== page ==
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Fishing for the future of ocean life

Documentary focuses on the implications of overfishing in marine populations

Human over-consumption of fish is killing the oceans, according to the documentary The End of the Line, which ended a run at Cinéma du Parc last week sponsored by Greenpeace Canada. Based on the best-selling book of the same name by Charles Clover, the film argues that unless there are radical changes to fishing quotas and a conscious commitment to curtail consumption, we are facing an enormous environmental crisis.

Much of the film’s argument is derived from trends in the fish population – in particular, the decline of northern bluefin tuna. The film quotes a study published in Nature in 2003 that measures the bluefin population at only 10 per cent of its historical level. With its legal status still unclear, bluefin tuna is sometimes found on the menu at upscale restaurants around the world. This past summer the governments of Britain, France, Germany, and the Netherlands called for a ban on the trade of the northern bluefin.

Although it is widely accepted in the scientific community that global fishing stocks are in decline, coming up with an estimate of the damage has proved controversial. There has been some recent self-criticism among scientists that objective science has been giving way to sensationalism. Notably, Ray Hilborn, a professor of fisheries management at the University of Washington, accused several studies of overstating their results in an issue of Fisheries journal in 2006.

The film claims that at current fishing rates, we will see a collapse in the oceans by 2048. The problem is that predicting the complete end of seafood is impossible. It violates a basic assumption in economics called the law of diminishing returns – eventually, if a fish population declines sufficiently, it will become unprofitable for anyone to exploit it.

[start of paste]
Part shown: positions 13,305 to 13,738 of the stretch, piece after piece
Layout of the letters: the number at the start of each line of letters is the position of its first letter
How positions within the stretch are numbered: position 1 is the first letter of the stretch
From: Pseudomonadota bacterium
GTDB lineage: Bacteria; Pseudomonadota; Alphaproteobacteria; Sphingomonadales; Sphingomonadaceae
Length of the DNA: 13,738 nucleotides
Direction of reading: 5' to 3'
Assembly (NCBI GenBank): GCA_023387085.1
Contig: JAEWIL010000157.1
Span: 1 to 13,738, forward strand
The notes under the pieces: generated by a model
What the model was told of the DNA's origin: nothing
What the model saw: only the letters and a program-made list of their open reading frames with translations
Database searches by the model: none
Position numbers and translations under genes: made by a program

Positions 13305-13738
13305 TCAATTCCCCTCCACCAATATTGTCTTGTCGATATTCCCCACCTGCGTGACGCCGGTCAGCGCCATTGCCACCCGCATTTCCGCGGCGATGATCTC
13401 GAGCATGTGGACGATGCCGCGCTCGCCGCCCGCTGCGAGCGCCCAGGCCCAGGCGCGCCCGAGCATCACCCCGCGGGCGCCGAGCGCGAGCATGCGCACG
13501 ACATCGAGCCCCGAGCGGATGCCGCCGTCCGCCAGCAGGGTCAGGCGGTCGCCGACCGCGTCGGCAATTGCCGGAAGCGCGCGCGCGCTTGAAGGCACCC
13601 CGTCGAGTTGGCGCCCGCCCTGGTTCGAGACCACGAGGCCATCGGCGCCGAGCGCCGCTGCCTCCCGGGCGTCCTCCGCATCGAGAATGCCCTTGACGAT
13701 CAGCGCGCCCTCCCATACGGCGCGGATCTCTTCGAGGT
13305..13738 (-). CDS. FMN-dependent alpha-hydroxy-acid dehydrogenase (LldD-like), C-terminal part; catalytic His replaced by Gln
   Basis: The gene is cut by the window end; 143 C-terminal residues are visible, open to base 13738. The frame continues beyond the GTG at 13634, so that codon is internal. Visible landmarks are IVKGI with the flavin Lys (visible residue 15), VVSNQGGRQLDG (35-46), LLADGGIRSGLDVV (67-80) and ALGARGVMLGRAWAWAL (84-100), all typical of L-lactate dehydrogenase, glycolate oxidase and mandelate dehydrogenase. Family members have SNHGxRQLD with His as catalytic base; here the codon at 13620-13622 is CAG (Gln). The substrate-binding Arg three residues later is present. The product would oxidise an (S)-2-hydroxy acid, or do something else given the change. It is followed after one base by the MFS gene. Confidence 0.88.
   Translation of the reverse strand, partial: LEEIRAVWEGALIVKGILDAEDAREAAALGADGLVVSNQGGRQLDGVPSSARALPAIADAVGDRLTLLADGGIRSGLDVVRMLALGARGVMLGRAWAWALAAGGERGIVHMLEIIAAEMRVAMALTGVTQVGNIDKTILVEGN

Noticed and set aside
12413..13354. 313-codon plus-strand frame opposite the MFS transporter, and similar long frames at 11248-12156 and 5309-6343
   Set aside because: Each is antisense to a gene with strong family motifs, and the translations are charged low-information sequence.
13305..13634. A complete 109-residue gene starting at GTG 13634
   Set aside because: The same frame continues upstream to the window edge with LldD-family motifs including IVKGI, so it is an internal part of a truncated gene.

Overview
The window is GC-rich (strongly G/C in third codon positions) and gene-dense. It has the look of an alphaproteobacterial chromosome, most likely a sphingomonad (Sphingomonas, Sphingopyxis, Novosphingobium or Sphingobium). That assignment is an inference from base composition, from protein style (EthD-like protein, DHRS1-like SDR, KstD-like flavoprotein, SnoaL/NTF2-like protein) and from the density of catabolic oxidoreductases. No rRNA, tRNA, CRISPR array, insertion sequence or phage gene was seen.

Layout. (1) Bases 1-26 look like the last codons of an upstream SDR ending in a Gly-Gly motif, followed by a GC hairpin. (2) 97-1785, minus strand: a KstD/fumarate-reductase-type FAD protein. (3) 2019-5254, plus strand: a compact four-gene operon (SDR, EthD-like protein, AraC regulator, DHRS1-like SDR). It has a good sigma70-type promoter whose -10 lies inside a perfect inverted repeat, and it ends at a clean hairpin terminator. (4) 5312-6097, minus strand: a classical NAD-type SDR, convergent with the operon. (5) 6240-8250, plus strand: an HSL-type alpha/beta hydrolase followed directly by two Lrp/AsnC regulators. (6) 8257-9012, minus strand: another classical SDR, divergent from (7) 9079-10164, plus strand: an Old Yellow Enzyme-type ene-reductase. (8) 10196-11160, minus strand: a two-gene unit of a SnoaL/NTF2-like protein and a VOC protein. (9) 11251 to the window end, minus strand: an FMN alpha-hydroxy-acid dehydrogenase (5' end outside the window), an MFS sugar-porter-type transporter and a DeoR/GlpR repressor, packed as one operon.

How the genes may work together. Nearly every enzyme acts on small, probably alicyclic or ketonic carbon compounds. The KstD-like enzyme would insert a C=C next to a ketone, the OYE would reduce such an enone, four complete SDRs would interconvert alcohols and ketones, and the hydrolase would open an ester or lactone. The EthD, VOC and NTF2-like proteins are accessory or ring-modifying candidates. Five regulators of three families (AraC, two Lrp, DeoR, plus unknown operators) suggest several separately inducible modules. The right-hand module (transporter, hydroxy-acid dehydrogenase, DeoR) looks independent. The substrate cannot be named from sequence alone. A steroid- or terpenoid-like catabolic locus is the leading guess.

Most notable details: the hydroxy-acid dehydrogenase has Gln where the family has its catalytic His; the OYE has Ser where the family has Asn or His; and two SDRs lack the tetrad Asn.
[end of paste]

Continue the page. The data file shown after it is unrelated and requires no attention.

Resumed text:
“The fisheries merely become commercially extinct,” says McGill professor Andrew Hendry, who studies evolutionary dynamics at the Redpath Museum. “Although that still doesn’t tell us how quickly they can recover.”

Imposing serious fishing quotas tends to be a problem for governments wary of upsetting voters. However, delaying important decisions only exacerbates the problem, as the federal government discovered in 1992 when it finally ordered a stop to all cod fishing in the North Atlantic, a ban still in effect to this day.

The collapse of the cod fishery in the Grand Banks has had catastrophic effects for Newfoundland. Overnight, the provincial economy lost 40,000 jobs. Losing the cod was a devastating blow to a culture that had been based around it for four centuries. With the industry closed, young Newfoundlanders have since been leaving the small, fish-dependent towns along the coast in search of better opportunities.

“You walk along the shore of one of those villages, and all you see are two-, three-million dollar boats rotting on the dry docks,” says Derrick Lovell, a U1 student in Canadian Studies who hails from the northwest corner of the island. “My parents are teachers. There used to be about 600 kids at their school, and the number has now gone down to 120.”

The arguments made by The End of the Line offer a limited perspective on the science of fisheries, diminishing the importance of the issue. Nevertheless, despite the film’s shortcomings, it could be a starting point to discuss a real problem affecting the environment. In Canada, the nightmare returned this summer with the collapse of the salmon fishery in British Columbia’s Fraser River.

Calls to ramp up conservation efforts, such as those put forth by the film, will likely grow stronger. But whether the world is willing to have a serious conversation on the management of our oceans remains to be seen.